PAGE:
Thomas Jefferson


                REPUBLICAN PRINCIPLES (cont'd)

=Good Government=

"The care of human life and happiness and not their destruction 
is the first and only legitimate object of good government."
--Thomas Jefferson to Maryland Republicans, 1809.

"The first object of human association [is] the full improvement of 
their condition." --Thomas Jefferson: Virginia Protest, 1825.

"The only orthodox object of the institution of government is to
secure the greatest degree of happiness possible to the general
mass of those associated under it." --Thomas Jefferson to M. van
der Kemp, 1812.

"It will be said that great societies cannot exist without
government." --Thomas Jefferson: Notes on Virginia, 1782.

"It is a problem, not clear in my mind, that [a society without 
government, as among our Indians] is not the best.  But I believe 
it to be inconsistent with any great degree of population."
 --Thomas Jefferson to James Madison, 1787.

"The excellence of every government is its adaptation to the state 
of those to be governed by it." --Thomas Jefferson to Pierre Samuel 
Dupont de Nemours, 1816.

"This I hope will be the age of experiments in government, and
that their basis will be founded in principles of honesty, not of
mere force." --Thomas Jefferson to John Adams, 1796.

"Every society has a right to fix the fundamental principles of 
its association, and to say to all individuals, that if they 
contemplate pursuits beyond the limits of these principles and  
involving dangers which the society chooses to avoid, they must go
somewhere else for their exercise; that we want no citizens, and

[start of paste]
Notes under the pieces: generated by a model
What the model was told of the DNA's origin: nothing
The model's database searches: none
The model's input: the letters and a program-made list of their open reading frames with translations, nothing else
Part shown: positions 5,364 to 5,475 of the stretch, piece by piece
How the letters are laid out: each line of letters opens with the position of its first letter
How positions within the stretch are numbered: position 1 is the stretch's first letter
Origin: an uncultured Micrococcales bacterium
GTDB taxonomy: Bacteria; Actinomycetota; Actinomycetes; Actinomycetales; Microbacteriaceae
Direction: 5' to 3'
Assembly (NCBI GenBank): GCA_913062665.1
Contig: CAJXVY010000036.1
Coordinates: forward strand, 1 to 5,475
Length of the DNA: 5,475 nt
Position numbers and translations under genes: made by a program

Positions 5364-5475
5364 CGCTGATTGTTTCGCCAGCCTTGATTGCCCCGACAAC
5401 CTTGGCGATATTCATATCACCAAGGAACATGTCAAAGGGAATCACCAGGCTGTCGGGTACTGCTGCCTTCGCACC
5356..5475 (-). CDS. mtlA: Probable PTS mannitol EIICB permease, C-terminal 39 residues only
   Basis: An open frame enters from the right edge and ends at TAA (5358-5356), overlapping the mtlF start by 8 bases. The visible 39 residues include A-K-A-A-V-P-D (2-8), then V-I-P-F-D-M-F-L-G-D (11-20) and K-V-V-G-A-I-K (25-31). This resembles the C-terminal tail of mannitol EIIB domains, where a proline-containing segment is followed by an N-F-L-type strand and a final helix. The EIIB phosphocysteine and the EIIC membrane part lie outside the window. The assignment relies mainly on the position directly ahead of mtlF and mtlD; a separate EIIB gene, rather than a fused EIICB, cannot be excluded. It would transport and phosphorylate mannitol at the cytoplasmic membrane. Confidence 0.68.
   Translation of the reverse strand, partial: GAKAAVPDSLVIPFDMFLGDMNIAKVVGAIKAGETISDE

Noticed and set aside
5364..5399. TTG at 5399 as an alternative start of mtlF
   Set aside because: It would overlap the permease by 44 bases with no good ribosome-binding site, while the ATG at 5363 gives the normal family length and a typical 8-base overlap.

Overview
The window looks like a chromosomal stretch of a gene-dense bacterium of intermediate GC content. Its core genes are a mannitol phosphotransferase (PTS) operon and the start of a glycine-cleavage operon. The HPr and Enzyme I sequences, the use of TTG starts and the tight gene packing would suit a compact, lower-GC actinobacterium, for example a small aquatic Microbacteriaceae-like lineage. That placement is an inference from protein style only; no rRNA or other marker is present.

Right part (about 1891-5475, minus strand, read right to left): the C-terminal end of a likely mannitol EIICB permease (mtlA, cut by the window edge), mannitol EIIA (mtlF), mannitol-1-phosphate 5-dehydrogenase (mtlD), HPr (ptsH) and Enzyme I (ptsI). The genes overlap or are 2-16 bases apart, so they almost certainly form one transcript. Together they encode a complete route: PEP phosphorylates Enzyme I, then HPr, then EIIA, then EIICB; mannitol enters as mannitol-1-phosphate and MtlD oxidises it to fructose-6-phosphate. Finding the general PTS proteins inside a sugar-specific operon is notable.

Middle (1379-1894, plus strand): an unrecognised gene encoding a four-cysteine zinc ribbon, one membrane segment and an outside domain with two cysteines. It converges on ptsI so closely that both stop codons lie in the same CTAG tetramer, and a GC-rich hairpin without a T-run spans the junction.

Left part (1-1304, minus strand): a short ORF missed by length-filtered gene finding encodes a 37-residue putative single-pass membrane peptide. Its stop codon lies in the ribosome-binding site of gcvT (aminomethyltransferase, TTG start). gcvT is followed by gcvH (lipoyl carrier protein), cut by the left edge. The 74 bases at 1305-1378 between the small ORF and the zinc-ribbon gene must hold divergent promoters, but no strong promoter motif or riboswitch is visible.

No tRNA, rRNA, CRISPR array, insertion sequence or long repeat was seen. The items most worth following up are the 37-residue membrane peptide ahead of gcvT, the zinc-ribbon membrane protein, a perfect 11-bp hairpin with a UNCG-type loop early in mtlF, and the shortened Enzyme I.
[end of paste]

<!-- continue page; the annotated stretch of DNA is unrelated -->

still less ephemeral and pseudo-citizens, on such terms.  We may
exclude them from our territory, as we do persons infected with
disease." --Thomas Jefferson to William H. Crawford, 1816.

"Every people may establish what form of government they please, 
and change it as they please, the will of the nation being the 
only thing essential." --Thomas Jefferson: Anas, 1792.

"The provisions we have made [for our government] are such as
please ourselves; they answer the substantial purposes of
government and of justice, and other purposes than these should
not be answered." --Thomas Jefferson: Reply to Lord North, 1775.

"The right of self-government does not comprehend the government 
of others." --Thomas Jefferson: Official Opinion, 1790.

"No other depositories of power [but the people themselves] have
ever yet been found, which did not end in converting to their own
profit the earnings of those committed to their charge." --Thomas
Jefferson to Samuel Kercheval, 1816.

"To constrain the brute force of the people, the European
governments deem it necessary to keep them down by hard labor,
poverty and ignorance, and to take from them, as from bees, so 
much of their earnings, as that unremitting labor shall be 
necessary to obtain a sufficient surplus to sustain a scanty and 
miserable life." --Thomas Jefferson to William Johnson, 1823.

"I think, myself, that we have more machinery of government than 
is necessary, too many parasites living on the labor of the
industrious.  I believe it might be much simplified to the relief 
of those who maintain it." --Thomas Jefferson to William Ludlow, 

"Government as well as religion has furnished its schisms, its 
persecutions and its devices for fattening idleness on the 
earnings of the people." --Thomas Jefferson to Charles Clas, 1815.

"Were we directed from Washington when to sow and when to reap, we 
should soon want bread." --Thomas Jefferson: Autobiography, 1821.

"If we can prevent the government from wasting the labors of the
people under the pretense of taking care of them, they must
become happy." --Thomas Jefferson to Thomas Cooper, 1802

"We must make our election between economy and liberty, or
profusion and servitude." --Thomas Jefferson to Samuel Kercheval,

"Anarchy [is] necessarily consequent to inefficiency." --Thomas 
Jefferson to George Mason, 1790.

"We are now vibrating between too much and too little government, 
and the pendulum will rest finally in the middle." --Thomas 
Jefferson to Samuel Smith, 1788.

"I am not a friend to a very energetic government.  It is always 
oppressive." --Thomas Jefferson to James Madison, 1787.

"We exist, and are quoted, as standing proofs that a government,
so modeled as to rest continually on the will of the whole 
society, is a practicable government." --Thomas Jefferson to 
Richard Rush, 1820.

"The whole art of government consists in the art of being honest." 
--Thomas Jefferson: Rights of British America, 1774.